A South Surrey teenage innovator’s efforts to help his visually impaired neighbour has grown from an after-school hobby into something that has the potential to help thousands of people.
Ethan Hinchliff, a 16-year-old White Rock Christian Academy student, has created the SeeWithMe cellphone app – a camera-based program that can identify items aloud to the user.
The finished product has been in the Apple and Android app stores for only a few weeks, and costs $9.99, but Hinchliff – who began developing SeeWithMe two years ago – has already helped his No. 1 customer, Peninsula senior Alice Kozier, who the teenager says “is like a second grandma to me.”
“She is a great family friend… and when she started to lose her sight, obviously it was difficult for her,” Hinchliff said.
“We had her over for dinner one night, and she was wondering how she could identify stuff. I’d been helping her with her phone, so she asked me to find an app for her,” he explained. “I looked, but the things there were apps that used buttons and other things (tough for a visually impaired person to see).”
That moment “put Ethan on a quest to help her,” Hinchliff’s father, Mike said.
When installed, the SeeWithMe app opens through a smartphone’s speech-recognition program – Siri, on iPhones, for example – and its interface is similar to that of a cellphone camera.
Users scan the bar code of an item, and a voice identifies it.
The teen has always had an aptitude for technology. He took an interest in computers – websites especially – at seven years old, and over the next three or four years, taught himself how to code websites via lessons he found online.
“Then I’d just play around. That’s the great thing about code – you can just try something and see if it works. And when you find something that works, you build on it.”
Coding for a phone app was a new challenge – “It’s extremely different,” he said – but after a few months of trial and error, he’d gotten the hang of it.
Eventually – after many hours of work after school and on weekends – Hinchliff finally had a working app, though the bar codes he was scanning weren’t providing any information. What he needed was access to various stores’ databases, so he could match the codes with the item descriptions.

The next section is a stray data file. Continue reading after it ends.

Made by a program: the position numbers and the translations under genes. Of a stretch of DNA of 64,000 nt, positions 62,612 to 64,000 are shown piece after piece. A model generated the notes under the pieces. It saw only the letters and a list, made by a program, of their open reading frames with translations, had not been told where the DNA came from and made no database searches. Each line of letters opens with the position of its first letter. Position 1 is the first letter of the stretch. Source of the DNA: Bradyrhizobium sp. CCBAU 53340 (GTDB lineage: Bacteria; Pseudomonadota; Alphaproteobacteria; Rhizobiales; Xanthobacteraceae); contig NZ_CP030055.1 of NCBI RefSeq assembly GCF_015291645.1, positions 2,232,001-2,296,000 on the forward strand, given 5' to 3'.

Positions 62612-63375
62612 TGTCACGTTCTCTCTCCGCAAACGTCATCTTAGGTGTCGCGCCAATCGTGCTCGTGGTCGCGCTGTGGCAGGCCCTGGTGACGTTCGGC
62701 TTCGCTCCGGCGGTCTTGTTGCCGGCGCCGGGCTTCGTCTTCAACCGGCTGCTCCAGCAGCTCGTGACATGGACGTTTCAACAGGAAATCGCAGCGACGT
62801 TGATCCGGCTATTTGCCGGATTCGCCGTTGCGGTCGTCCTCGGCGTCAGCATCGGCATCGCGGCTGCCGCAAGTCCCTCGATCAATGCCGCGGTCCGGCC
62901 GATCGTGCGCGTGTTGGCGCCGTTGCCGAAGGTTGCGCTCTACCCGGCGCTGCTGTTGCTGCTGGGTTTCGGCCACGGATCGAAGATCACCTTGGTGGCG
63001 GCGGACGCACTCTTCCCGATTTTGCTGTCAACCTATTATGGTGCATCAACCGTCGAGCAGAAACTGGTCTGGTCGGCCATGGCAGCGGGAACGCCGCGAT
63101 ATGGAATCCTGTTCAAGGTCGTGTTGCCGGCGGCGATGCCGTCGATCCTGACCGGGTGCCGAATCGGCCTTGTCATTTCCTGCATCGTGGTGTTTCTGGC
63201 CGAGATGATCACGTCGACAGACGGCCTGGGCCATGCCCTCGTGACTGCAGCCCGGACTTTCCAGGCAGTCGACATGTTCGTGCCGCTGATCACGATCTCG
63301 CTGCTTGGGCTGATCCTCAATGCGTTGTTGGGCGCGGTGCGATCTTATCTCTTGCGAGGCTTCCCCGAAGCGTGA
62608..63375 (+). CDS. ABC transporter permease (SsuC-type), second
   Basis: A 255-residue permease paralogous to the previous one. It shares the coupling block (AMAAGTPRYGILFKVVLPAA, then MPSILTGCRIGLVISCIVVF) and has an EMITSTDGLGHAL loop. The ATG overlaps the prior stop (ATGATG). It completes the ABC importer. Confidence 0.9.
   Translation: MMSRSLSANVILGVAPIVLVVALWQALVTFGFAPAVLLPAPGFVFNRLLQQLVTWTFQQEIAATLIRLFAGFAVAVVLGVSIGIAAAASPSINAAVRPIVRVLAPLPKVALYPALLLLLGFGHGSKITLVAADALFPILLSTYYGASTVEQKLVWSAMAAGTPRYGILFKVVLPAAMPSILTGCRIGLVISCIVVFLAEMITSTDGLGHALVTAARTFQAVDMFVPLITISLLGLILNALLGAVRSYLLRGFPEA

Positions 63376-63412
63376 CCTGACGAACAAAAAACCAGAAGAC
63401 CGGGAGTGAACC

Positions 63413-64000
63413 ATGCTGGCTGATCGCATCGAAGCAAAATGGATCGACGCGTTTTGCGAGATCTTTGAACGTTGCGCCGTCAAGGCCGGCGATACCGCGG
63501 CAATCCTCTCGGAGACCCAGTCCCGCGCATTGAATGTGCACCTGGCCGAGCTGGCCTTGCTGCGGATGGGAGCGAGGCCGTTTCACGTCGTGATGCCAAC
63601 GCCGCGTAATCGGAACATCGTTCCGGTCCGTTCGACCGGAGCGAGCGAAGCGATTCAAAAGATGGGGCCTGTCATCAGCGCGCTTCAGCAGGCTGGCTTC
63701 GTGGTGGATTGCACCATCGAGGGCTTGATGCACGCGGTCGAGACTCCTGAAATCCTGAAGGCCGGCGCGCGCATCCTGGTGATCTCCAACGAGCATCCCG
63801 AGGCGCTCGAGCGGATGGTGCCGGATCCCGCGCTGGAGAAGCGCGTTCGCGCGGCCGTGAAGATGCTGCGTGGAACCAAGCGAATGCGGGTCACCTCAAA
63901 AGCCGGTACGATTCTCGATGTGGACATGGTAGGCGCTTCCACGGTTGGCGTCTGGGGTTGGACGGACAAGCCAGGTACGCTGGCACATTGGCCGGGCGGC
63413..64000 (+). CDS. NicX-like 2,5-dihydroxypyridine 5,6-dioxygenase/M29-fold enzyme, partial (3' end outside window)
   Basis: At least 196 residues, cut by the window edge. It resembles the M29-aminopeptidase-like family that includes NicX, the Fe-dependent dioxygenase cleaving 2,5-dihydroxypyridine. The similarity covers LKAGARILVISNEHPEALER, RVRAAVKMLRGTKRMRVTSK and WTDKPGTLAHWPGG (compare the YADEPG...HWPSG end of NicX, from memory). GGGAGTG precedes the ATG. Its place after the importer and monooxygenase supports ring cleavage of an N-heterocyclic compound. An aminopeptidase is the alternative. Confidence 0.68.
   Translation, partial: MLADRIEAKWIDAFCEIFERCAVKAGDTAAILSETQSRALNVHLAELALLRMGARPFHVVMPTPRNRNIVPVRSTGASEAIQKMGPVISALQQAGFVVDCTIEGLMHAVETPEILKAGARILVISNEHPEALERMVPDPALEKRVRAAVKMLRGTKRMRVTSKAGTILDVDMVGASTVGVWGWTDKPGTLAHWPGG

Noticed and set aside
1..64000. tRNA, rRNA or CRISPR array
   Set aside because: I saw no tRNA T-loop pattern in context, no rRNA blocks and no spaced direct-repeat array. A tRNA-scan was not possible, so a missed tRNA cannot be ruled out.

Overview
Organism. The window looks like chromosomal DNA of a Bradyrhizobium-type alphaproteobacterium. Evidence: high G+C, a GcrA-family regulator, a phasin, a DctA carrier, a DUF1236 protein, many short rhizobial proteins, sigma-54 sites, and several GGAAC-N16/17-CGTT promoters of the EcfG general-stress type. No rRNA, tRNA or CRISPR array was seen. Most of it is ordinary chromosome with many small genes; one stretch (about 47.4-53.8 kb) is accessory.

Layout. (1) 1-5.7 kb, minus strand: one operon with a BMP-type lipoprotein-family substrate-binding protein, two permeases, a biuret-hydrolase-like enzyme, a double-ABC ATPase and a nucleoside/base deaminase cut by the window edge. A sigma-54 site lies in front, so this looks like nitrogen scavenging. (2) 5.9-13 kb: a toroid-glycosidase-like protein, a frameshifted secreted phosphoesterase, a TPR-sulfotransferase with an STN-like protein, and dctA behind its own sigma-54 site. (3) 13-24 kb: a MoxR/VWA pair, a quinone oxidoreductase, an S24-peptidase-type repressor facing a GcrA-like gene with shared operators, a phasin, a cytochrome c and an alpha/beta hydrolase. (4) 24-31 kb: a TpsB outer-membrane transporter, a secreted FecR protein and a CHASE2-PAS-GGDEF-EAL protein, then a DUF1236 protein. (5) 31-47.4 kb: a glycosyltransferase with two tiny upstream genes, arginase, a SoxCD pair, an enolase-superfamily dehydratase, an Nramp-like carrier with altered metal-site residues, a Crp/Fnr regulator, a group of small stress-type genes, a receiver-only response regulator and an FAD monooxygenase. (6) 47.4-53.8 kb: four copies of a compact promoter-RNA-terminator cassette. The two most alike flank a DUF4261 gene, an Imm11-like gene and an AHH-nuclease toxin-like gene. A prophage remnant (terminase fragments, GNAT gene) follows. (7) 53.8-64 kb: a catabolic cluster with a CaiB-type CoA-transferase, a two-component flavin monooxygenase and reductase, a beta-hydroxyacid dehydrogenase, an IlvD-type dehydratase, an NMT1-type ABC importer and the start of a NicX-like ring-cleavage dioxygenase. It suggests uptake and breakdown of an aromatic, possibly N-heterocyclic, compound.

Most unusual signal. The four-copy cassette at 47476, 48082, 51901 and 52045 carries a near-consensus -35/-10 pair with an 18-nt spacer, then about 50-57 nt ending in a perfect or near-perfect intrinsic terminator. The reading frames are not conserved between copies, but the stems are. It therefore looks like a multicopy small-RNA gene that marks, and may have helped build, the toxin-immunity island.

“It’s proprietary information, so not a lot of companies were willing to do it,” he explained.
Eventually, after making contact with as many companies as he could, Save-On-Foods showed an interest.
A vetting process to make sure the 16-year-old programmer– as well as his application – was trustworthy took months, but eventually the green light was given to add the company’s inventory into the SeeWithMe database.
“It’s been a great partnership with them. They’ve been supportive and have helped me do some marketing, too,” Hinchliff said.
Last week, Save-On-Foods promoted the app on the company’s Facebook page, writing “Thank you, Ethan, for your innovation. We are so proud of how you were able to help our wonderful community.”
Hinchliff’s app also caught the attention of the Canadian National Institute for the Blind, who are also supporters of the WRCA student’s work. In June last year, he spoke at the organization’s annual general meeting and received a positive response.
“I was really motivated by speaking with him, and I encouraged him to move forward,” said John Mulka, the CNIB’s executive director and regional vice president for B.C.
“Ethan came to us two years ago, and I just can’t believe what this has come to now. I see it as a real opportunity for our clients.”
Hinchliff, too, was enthused to receive CNIB support.
“I saw how I could help my neighbour… and the CNIB has over 100,000 clients, so if I can help all those people, too, that’s a great bonus.”
While the app currently can only identify inventory at Save-On, Hinchliff is working to get other businesses on board – especially in eastern Canada and, eventually, the United States.
In the meantime, however, users have the ability to add custom items to their accounts – things perhaps found at other stores – via the SeeWithMe website, and the program has other uses, as well.
Through the website, Hinchliff explained that users can add custom bar codes to anything – not just groceries.
“You can label your house keys, or CDs – because they can be hard to tell which one is which – or you can label and add instructions to medications,” he said. “You just create a bar code, print it out and tape it to the item. You can get really creative with it if you want to – even adding something like best-before dates.”
There have been challenges along the way.
While he hasn’t often felt the sting of discrimination due to his age – “It’s almost better because people see it as more of an accomplishment,” he said – it has presented a few logistical programs.
“I’m still in school during the day, so it’s hard to organize meetings. Also, I can’t drive yet – I still have my ‘L’ – so that can make it difficult, too.”
Looking ahead, Hinchliff – in addition to eventually passing his driver’s test – will continue to try to bring more companies on board, while also working on new versions of the app.
“It’s nice to see the end of this phase of the project – it works and it can start helping people,” he said.
“I think there are opportunities to expand what the app can do, maybe finding a way so it can identify not just bar codes, but other things.
“I’m really excited for the next phase.”